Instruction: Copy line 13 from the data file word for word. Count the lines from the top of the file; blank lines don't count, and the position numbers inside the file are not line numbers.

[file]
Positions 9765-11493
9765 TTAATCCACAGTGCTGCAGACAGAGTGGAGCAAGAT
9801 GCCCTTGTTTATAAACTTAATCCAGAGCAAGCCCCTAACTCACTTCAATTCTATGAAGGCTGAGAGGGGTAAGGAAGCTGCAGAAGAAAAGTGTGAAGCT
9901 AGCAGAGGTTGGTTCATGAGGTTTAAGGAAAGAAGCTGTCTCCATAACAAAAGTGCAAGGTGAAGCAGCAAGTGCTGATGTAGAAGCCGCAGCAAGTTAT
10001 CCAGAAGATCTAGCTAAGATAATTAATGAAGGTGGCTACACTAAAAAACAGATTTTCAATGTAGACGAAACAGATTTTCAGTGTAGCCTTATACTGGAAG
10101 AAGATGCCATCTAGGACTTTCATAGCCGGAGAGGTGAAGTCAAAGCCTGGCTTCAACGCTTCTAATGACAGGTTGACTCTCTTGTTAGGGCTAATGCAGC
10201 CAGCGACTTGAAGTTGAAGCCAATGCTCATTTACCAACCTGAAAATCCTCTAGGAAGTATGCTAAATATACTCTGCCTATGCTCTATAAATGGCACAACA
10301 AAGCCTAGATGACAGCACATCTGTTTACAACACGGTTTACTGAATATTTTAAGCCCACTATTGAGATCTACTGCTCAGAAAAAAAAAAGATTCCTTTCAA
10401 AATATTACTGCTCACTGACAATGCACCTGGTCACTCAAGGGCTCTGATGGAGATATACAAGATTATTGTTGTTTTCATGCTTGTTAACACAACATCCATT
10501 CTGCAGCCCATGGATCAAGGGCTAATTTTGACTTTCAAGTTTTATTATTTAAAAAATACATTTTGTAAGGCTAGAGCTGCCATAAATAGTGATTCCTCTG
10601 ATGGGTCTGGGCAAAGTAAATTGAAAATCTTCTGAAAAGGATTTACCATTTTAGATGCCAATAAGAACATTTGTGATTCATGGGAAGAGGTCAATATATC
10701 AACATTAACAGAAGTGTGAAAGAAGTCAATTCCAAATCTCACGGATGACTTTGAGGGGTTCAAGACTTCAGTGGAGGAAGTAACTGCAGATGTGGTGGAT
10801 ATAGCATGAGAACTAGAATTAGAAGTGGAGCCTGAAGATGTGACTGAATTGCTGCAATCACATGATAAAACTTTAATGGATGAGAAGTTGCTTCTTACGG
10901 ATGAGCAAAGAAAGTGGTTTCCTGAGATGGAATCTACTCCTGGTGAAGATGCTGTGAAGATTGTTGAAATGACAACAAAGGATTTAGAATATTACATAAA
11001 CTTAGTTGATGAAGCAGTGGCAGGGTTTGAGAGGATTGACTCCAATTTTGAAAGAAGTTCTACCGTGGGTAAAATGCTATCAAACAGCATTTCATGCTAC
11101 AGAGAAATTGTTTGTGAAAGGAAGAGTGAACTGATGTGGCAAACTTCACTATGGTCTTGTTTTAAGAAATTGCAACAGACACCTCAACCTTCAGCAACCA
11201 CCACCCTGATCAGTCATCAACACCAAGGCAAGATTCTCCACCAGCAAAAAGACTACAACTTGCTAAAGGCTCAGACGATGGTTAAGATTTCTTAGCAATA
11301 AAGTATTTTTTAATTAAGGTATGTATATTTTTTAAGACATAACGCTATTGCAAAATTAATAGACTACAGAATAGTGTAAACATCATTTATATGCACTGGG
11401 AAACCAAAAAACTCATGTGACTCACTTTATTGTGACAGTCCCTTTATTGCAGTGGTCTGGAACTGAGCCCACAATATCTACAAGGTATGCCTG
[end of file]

10801 ATAGCATGAGAACTAGAATTAGAAGTGGAGCCTGAAGATGTGACTGAATTGCTGCAATCACATGATAAAACTTTAATGGATGAGAAGTTGCTTCTTACGG